Discrimination testing and enforcement should also be extended to include mortgage lenders. While redlining officially ended decades ago, redlining of a different sort takes place when lenders offer predatory financing to vulnerable people, leading to unsustainable debt and increased rates of foreclosure.

Assist cities, towns, and villages in meeting Affirmatively Furthering Fair Housing goals and obligations

In 2015, the Supreme Court found that fair housing laws apply when policies result in disparate impacts, even when there was no explicit discriminatory intent. For example, if town zoning makes it unreasonably difficult to build housing that low-income renters can afford, it could be in violation of the fair housing law even if it cannot be proven that it was intended to discriminate.

Municipalities are required to abide by this legal ruling, but implementation would be far more effective if regional entities provided resources, technical expertise, and leadership. Coordinating land-use policies across municipal boundaries, supporting affordable housing with transportation and other investments, and ensuring police, schools, and other services support fair housing goals are all important, but cannot be implemented by individual towns and villages. Counties, regional councils of government, and metropolitan planning organizations are positioned to lead these efforts and help use the growing number of tools and best practices available to municipalities. States should also provide incentives for municipalities to implement these plans through grants and aid that prioritize inter-municipal collaboration and require meeting federal AFFH obligations.

Incentivize housing that leads to economic and racial integration

Moving forward, homes in the region need to be affordable to a range of residents, and built in a range of communities. In places with high real estate values,

inclusionary zoning is the most effective tool to promote the construction of affordable housing.

In fact, states should prioritize inclusionary zoning provisions and fair housing enforcement in the upper-income neighborhoods and places with a history of exclusionary practices. Any available affordable homes in those communities should be marketed to a wide range of potential homebuyers to ensure a diverse applicant pool and promote more diversity in the community.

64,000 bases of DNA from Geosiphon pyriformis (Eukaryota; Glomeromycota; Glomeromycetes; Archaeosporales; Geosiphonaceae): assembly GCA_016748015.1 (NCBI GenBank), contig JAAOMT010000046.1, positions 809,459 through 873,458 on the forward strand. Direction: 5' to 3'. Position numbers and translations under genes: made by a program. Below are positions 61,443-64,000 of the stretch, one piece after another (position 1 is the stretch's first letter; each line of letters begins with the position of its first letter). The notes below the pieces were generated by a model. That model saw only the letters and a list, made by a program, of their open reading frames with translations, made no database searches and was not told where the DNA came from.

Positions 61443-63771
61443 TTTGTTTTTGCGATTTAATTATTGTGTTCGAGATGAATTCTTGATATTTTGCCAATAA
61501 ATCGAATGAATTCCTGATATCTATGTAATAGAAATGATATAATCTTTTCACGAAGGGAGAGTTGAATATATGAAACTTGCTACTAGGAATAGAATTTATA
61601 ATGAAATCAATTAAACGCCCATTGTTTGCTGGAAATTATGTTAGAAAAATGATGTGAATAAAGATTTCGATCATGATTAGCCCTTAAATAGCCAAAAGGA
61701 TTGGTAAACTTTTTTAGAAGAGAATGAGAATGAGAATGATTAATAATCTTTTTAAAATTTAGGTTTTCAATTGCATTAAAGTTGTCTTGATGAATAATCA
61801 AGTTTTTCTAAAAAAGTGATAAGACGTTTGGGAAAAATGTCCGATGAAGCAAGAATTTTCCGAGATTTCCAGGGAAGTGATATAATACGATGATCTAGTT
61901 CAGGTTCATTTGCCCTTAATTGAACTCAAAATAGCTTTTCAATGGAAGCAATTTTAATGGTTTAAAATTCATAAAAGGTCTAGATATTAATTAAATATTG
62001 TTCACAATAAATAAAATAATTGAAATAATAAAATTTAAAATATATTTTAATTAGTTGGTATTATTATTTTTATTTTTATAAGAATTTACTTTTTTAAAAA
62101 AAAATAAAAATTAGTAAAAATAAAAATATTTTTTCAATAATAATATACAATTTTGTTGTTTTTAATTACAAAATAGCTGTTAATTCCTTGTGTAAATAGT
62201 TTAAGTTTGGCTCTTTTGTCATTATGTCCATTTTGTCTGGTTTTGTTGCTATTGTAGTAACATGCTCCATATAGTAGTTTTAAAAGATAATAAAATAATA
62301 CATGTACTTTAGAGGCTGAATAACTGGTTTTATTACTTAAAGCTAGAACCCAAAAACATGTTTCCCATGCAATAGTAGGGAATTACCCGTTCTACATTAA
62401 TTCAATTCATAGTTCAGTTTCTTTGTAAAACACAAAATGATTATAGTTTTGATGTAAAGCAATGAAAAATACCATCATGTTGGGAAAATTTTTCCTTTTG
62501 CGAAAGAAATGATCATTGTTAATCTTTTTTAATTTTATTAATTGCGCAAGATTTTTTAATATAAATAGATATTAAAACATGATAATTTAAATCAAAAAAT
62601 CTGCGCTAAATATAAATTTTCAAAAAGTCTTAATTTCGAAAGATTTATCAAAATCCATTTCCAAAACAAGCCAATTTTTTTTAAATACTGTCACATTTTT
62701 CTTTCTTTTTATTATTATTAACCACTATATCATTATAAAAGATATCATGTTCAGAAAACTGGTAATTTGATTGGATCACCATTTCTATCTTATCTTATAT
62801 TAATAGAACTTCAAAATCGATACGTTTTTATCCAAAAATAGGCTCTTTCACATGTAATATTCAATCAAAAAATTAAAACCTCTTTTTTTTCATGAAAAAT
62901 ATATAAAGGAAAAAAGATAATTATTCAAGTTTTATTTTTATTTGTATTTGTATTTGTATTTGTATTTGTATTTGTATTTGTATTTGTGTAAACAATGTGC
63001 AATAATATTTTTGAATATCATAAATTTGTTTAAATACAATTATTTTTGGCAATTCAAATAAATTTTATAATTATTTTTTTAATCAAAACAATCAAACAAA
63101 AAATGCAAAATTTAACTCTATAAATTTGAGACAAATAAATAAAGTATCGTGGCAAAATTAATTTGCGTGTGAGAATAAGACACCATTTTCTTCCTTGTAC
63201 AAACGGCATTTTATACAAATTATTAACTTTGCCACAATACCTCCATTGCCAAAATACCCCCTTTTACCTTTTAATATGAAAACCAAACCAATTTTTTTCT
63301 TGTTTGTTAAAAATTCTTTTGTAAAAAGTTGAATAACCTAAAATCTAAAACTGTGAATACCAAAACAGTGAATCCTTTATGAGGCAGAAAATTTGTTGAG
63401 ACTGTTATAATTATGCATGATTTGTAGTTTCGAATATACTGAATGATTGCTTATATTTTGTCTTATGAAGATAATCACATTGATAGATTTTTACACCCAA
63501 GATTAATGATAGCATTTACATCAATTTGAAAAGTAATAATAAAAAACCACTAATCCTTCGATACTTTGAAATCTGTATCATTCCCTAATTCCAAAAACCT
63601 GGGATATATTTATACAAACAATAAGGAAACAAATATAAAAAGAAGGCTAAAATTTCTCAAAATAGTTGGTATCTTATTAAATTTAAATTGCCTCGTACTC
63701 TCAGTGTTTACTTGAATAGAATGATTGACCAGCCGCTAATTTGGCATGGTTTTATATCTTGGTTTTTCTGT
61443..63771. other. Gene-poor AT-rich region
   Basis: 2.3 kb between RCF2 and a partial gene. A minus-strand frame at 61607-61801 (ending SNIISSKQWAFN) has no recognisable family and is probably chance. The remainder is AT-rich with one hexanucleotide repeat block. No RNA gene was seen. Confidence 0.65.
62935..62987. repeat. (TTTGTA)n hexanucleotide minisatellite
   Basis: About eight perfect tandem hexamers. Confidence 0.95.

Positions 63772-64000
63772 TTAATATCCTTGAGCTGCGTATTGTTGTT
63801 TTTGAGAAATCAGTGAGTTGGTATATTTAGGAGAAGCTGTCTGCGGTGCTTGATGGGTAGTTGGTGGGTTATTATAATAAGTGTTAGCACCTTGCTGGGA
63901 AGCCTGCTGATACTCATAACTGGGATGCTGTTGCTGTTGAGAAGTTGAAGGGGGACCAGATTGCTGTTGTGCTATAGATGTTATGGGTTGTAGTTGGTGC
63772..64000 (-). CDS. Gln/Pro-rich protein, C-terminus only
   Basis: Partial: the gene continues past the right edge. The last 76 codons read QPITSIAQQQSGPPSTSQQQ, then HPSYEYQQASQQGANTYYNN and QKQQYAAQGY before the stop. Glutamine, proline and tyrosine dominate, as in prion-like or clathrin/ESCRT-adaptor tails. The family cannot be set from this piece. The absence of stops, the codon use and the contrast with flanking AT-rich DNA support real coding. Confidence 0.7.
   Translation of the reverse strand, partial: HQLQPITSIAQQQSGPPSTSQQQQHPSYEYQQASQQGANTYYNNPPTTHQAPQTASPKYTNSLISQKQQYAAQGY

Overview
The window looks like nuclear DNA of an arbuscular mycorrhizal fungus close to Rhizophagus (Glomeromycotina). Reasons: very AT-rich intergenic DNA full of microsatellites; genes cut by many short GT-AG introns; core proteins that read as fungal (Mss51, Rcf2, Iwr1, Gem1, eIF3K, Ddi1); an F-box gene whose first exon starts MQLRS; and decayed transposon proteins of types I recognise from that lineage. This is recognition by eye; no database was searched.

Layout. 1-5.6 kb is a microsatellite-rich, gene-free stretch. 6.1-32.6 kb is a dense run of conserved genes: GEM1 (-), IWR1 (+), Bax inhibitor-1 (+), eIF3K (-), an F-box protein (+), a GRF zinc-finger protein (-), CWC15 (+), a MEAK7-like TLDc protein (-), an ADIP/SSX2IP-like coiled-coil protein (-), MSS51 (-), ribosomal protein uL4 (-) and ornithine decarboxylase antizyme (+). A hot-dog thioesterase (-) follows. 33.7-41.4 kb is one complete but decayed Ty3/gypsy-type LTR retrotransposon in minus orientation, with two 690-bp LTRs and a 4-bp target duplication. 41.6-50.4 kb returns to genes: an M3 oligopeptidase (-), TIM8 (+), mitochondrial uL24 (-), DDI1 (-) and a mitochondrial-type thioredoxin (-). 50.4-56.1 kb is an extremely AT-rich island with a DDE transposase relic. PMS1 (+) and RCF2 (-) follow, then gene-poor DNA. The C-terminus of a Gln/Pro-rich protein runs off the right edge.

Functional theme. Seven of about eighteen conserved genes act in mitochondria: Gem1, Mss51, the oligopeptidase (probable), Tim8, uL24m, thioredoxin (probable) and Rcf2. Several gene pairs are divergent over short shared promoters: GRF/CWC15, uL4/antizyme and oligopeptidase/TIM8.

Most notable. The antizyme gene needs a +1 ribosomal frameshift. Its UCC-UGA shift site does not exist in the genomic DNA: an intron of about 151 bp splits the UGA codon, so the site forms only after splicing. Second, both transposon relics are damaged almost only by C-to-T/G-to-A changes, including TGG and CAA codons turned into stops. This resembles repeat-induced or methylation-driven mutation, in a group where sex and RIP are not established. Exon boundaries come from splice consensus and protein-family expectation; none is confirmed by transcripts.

Fair housing laws in New York City and the three states in the region all offer more protections than are federally required, but several gaps remain. Source: New York State, New York CIty, Connecticut, and New Jersey legal code


By 2040, the tri-state region should be one of the least, rather than most, segregated metropolitan areas in the nation. Every city, town, village, and county in the region would have an effective plan in place to affirmatively further fair housing. Greater racial and economic integration should lead to stronger economic growth as education and labor market outcomes improve in a region that fulfills its promise of equal opportunity and upward mobility.

Paying for it

Strengthening fair housing laws would cost the public little. Better enforcement through testing and oversight would incur costs, although they can be at least partially funded by landlords and financiers who have been found guilty of discrimination. While directing housing subsidies toward wealthier areas with higher land costs can add expense, land-use policies that leverage affordable housing, such as inclusionary zoning, generally receive less from subsidies in higher-market areas than in lower-market ones.

1. RPA, “Spatial Planning and Inequality,” 2015
2. New York-Connecticut Sustainable Communities Consortium, “Implementation Plan for Sustainable Development in the New York-Connecticut Metropolitan Region”, 2014